He had tried Dukas’s office in Sarajevo again, and, although he had got an English speaker this time, she hadn’t known anything, either.
Mike Dukas was in transit.
Now, shaking with anger, Alan tried to talk himself down. He was about halfway there when a knock sounded on his door and he whirled, ready to explode on anybody suggesting that the admiral wanted him to hurry. Flinging open the door, he saw first the captain’s eagles on the collar, only belatedly the face above it.
“Hey, Al!” A big hand descended on his shoulder. “Hey, man, I like for my officers to check in with me when they come aboard, what gives?”
Alan’s anger deflated like a leaky balloon. It was “Rafe” Rafehausen, friend from his first squadron, onetime nemesis, now the CAG—commander of the Jefferson’s air wing.
“You going to ask me in, or do I have to push?”
“Oh, Jeez—Rafe, am I glad to see you—Christ, man, I haven’t had time to report; see, last night—”
Rafe waved a hand. “I know all about it. Everybody knows all about it—James Bond Meets Rambo. You don’t do things by halves, do you, Craik?” He pushed a duffel bag off the only chair and threw himself down. “Don’t let me interrupt, if you were doing something important. You look like shit, by the way, anybody told you that?”
“I shot a guy yesterday. How you think that makes me feel?”
“I don’t know how it makes you feel, but it makes you look like shit. Come on, what’s up—trouble?”
“Kessler.” Alan raced through a summary of his meeting with the admiral and then Maggiulli and the flag captain. To his surprise, Rafe laughed. “Hey, Kessler’s got a bug up his ass about good relations with foreigners and the media; you come in and shoot up a liberty port, what d’you think he’s going to do, kiss you? So call your friend at NCIS, for Christ’s sake!”
“I can’t get hold of him!” Alan started to rant, and Rafe cut him off.
“Get a grip. First things first—the reason I came here, besides wanting to welcome you aboard, was to get you to grab hold of this fucking detachment you’re supposed to command. Your detachment sucks—clear?”
“Rafe, I only met the guys two days ago; Jesus Christ, give me a break.”
“I can’t give you a break. And I wouldn’t if I could; I need your aircraft in the air and I need them today. Between you, me and the shitter, Kosovo’s going to go ballistic and holy hell is blowing up in the Indian Ocean, and the CAG doesn’t have time for one of his commanders to dance around the telephone. You get with your det, buddy, and you start to kick ass; they’re a mess.”
“Kessler’s captain gave me an ultimatum.”
Rafe blew out a breath in exasperation. “I’ll handle it. Kessler listens to me; he’s not an aviator, so he needs me. I’ll tell him you’re God’s gift to the US Navy; I trust you like a brother; if you say it’s national security, it’s national security. Give me the name of the guy you’re trying to reach on the fucking phone and I’ll have him found by the time you’ve done an honest day’s work with the det. Deal?”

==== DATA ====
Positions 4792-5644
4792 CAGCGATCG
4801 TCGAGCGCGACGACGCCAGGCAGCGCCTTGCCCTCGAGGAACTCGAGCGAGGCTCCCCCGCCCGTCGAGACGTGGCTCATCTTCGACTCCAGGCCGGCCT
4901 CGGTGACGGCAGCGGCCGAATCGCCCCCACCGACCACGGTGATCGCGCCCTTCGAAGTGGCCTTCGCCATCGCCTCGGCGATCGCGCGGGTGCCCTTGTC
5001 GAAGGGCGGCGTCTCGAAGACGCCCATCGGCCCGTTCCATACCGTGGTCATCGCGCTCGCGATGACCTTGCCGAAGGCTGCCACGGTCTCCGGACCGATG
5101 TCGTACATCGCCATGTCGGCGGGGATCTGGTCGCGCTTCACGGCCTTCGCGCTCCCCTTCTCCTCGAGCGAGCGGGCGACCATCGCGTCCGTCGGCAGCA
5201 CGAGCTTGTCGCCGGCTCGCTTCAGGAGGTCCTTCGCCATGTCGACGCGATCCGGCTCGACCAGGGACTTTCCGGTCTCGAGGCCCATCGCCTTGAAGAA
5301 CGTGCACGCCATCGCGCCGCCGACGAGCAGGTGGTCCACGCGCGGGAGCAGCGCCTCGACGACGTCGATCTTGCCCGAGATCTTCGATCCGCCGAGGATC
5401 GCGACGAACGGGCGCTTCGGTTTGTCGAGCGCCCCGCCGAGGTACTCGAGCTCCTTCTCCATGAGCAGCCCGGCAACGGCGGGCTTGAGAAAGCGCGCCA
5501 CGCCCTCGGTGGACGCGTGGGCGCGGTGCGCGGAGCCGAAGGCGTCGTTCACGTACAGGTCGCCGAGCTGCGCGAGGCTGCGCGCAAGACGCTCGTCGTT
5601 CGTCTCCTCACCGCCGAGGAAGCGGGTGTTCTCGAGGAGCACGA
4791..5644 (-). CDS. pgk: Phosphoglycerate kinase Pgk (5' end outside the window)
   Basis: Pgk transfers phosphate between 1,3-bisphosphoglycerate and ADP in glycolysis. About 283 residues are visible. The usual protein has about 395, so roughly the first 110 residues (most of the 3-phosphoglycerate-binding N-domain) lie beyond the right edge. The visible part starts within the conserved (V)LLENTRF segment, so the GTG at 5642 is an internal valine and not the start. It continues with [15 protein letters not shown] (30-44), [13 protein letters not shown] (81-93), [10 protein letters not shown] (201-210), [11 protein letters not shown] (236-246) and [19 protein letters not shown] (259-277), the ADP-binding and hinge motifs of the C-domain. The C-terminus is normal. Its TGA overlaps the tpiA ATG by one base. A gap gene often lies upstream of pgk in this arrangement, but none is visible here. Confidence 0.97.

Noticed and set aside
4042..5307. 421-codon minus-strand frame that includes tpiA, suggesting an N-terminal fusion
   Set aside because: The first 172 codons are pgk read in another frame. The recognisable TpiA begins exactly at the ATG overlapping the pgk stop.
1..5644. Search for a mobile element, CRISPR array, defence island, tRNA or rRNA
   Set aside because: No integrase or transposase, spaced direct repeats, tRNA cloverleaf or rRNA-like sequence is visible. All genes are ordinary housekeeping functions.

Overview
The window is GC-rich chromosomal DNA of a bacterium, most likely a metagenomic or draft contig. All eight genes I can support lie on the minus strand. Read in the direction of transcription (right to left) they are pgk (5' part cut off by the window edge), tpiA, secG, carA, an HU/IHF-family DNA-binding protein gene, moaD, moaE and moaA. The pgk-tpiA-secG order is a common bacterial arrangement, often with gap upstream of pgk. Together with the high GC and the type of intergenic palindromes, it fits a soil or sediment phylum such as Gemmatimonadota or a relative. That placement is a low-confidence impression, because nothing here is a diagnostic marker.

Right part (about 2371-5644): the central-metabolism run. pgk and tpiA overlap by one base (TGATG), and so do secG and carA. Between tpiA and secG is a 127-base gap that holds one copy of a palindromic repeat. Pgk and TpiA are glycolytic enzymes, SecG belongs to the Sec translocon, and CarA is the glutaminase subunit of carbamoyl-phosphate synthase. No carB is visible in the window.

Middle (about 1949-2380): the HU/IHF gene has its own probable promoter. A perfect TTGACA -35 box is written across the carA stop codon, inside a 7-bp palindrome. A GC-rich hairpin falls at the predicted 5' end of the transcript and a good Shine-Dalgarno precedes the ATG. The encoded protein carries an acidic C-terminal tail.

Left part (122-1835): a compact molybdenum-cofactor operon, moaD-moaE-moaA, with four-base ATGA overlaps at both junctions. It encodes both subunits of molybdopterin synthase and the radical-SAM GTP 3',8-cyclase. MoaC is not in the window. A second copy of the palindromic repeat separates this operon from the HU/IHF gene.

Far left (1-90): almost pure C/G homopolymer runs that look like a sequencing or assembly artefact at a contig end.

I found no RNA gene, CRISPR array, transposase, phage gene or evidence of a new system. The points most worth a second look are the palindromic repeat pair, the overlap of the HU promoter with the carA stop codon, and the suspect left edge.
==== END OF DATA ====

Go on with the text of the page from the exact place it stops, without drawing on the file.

“The flag captain’s word was ‘toast.’”
“Yeah, yeah, his bark is worse than his bite. Friel’s a pussycat. Come on, gimme the data and get your ass out of here and go to work. That’s an order, Craik!”
Alan stared at him and then began to laugh. He reached for his flight suit.
Rafe put a hand again on Alan’s shoulder.
“One more thing. There’s talk, so watch your step.”
“Talk? What—last night—?”
“That, and—you know the boat, everybody cooped up. There’s just talk about you taking over the det on such short notice. They say you got bounced from another assignment.”
Alan’s face went rigid. “I did. And no reason given.”
Rafe patted his shoulder. “Guys talk. Just let ’em.”
George Shreed was leaning on his metal canes by his office window, watching a hot wind blow fast-food wrappers through the CIA parking lot. He wasn’t seeing them; he was only turning his eyes on them, occupying his vision, while his mind, numb, could not shift his focus from his wife’s death. He thought of himself as a hardass, but he wasn’t hard all the way through; somewhere in there, he bled. He had prepared for the death, had used the word, had said it would happen, must happen, was unavoidable—and now he was as devastated as if it had come as a surprise.
His door thumped under somebody’s knuckles.
Ray Suter came in, first his head, then a shoulder, then half his body. “You want to be by yourself?”
“Come in, come in.”
“I wanted to say how bad I feel. All of us feel.”
Shreed hadn’t turned around. He could see Suter’s reflection in the window, beyond it, the trees bowing in the hot wind of a June day. Tonight there would be thunderstorms, a cold front, a change. Even in his grief, he found himself thinking that Suter looked different today.
“Can we do anything?”
It was the kind of question that Shreed usually pounced on: What did you have in mind, resurrection? Did you want to hold a seance in the canteen? But the acid had gone out of him for a little while. Instead, Shreed said, “Maybe somebody could plant a tree someplace. No flowers.”
“Right, right. I heard that. The Cancer Society, right. There’s a collection—the girls are taking it up—”
Shreed’s back moved, straightened. Was he going to make some comment about the futility of collections as an answer to death? He exhaled slowly. “Thank them for me.”
“Sure. Absolutely. Can I do anything for you? You sleeping?”
Shreed turned, made his way to his desk and leaned the bright canes against a spot he had used so long that the varnish was worn from the wood. “Pick up the slack on the five-year report, if you will; I’ve dragged my feet there. Yeah, I’m sleeping okay.” He never slept much, anyway. “There’s a memorial service Thursday. You might let people know.”